The Greening Wingrove Project

Greening Wingrove

An environmental project in the west end of Newcastle.

Robert Stewart Memorial URC is set in the middle of a multi-cultural, multi faith area of Newcastle with community cohesion issues.

A small group of people 6 years ago wanted to make the place look nicer – so they set about planting trees and flowers.

The CRCW at RSM heard about them through the ward committee and began attending their meetings. The project attracted more people who cared about their neighbourhood and eventually, with the help of a lottery grant, this turned into a community interest company called Greening Wingrove.

Congregation members from RSM were encouraged to attend and take part in events. The project focuses on saving energy, recycling, keeping the area looking tidy, holding sessions to show how to grow vegetables in the back yard or on the balcony.

It has become a community focus and holds regular events which are well attended. The church has also benefitted – its members have saved money on their electricity through community switch and the hall at the church has been insulated by Greening Wingrove to show the difference insulation can make to energy bills.


  1.  Practical:
  • Where did the idea come from? How did it start? The Greening Wingrove project grew out of a small group of local people who wanted to make a difference to the aesthetics of the area. They applied for a small grant and with the help of the local council were successful in planting trees and flowers.
  • What needs is it meeting? The project ostensibly addresses environmental issues – saving energy, recycling etc., but serves a bigger purpose in bringing the community together in something they care about.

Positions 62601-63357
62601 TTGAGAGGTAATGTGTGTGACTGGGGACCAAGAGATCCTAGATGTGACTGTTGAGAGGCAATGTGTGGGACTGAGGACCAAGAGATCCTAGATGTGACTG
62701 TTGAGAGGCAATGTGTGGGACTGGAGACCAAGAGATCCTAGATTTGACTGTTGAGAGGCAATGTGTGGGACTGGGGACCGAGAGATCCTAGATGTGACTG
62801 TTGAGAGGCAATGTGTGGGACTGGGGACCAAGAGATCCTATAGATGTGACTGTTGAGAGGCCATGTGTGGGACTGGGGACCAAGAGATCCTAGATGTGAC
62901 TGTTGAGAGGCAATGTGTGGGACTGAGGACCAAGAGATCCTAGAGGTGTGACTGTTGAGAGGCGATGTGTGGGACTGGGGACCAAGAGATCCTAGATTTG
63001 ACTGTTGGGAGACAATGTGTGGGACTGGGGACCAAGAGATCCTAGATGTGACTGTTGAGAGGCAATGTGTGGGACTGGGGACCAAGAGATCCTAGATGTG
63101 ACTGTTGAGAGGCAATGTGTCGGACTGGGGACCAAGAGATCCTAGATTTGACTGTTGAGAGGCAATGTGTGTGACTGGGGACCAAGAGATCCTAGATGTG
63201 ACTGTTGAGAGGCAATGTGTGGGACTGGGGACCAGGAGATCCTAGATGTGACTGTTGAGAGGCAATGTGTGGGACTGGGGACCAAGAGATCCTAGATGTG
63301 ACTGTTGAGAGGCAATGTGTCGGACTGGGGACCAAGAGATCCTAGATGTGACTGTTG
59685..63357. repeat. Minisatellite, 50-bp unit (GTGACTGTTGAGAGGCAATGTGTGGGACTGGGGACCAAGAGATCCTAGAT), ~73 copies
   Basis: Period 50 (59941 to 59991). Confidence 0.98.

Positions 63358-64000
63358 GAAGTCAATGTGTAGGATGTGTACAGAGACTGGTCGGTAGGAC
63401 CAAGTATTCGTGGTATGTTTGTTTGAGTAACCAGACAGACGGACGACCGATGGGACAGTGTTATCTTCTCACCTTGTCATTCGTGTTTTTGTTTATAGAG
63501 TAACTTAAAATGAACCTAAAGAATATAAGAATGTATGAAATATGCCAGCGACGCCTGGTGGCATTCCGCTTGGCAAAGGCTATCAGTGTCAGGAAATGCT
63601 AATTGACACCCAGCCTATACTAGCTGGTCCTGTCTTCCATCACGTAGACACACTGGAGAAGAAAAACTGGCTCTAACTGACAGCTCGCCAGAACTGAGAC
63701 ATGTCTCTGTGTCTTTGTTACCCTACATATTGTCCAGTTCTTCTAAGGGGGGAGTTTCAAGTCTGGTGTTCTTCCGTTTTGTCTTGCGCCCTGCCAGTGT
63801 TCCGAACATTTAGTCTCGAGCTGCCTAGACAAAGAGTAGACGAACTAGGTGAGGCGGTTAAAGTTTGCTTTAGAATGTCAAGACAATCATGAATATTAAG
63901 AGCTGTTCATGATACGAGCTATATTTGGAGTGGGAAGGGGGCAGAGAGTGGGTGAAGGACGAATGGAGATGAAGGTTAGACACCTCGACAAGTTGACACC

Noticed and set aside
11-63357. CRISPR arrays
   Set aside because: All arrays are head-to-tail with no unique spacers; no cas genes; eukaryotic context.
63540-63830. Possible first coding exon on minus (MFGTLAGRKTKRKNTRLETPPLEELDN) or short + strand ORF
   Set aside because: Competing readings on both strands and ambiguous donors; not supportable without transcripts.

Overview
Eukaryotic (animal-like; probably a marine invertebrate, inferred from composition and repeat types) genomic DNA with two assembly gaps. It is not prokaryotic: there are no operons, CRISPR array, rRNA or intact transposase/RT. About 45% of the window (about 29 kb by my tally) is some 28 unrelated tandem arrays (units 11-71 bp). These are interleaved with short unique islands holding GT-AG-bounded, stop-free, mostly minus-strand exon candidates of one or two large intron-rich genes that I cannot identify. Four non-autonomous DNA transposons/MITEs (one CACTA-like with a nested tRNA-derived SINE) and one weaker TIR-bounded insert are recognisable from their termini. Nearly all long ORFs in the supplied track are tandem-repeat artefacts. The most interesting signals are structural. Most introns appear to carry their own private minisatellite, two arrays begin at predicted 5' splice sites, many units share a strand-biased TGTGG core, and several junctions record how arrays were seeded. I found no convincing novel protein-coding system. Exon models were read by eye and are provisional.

• What preparation did you do? This was done by the local council, the WEA and members of the Greening Wingrove committee.
  • What resources did you need? The church itself only needed to provide the resource of people – people from the congregation willing to go along to meetings and help out occasionally
  • Who were your partners in this project? The local ward committee and councillors, the local WEA, and the Greening Wingrove project CIC.
  • How did the congregation get on board? The CRCW told them about the project and they were invited to attend meetings.
  • What were the key steps from day 1 and how long did it take?

Key steps were looking around the community and working alongside projects that were already taking place. The church became well known for “being there” even on rainy days!

  • What legislation did you have to deal with? When Greening Wingrove asked if they could insulate the hall, we had to fill in an application form, but were given a lot of help by the GW administration staff.
  1. Impact on Community
  • What impact has this project had on the life of the community? Apart from the neighbourhood looking nicer, thanks to the flowers and rubbish picks – there is a greater community spirit. Garden festivals and other events hosted by GW are very well attended by people from all parts of the community.
  • Has this changed the relationship between the church and community? We hope it has – the church members take part in community events and are interested in what is happening outside the church. They are enthusiastic about energy saving and recycling and are especially pleased to have had their hall refurbished.
  1. Impact on the church
  • How does the project connect with your faith and mission? It answers statements 4 and 10 of the vision 2020 programme. Our church is active in its community, with better links to community groups and organisers – as well as caring for its environment (integrity of creation)
  • Has the life of the church been transformed because of this? Apart from having the hall insulated by the GW project, the hall has been painted by the scouts and members of the bowls club – and the bowls club have replaced the old cookers in the kitchen. There is a feeling of renewal in everyone who uses the building – it’s as if they realise someone cares about what goes on in their church and the community is no longer “out there” – it’s “in here” too.

Additional resources:

Visit the Greening Wing Grove website

Contact details:
Ann Honey (RSM CRCW)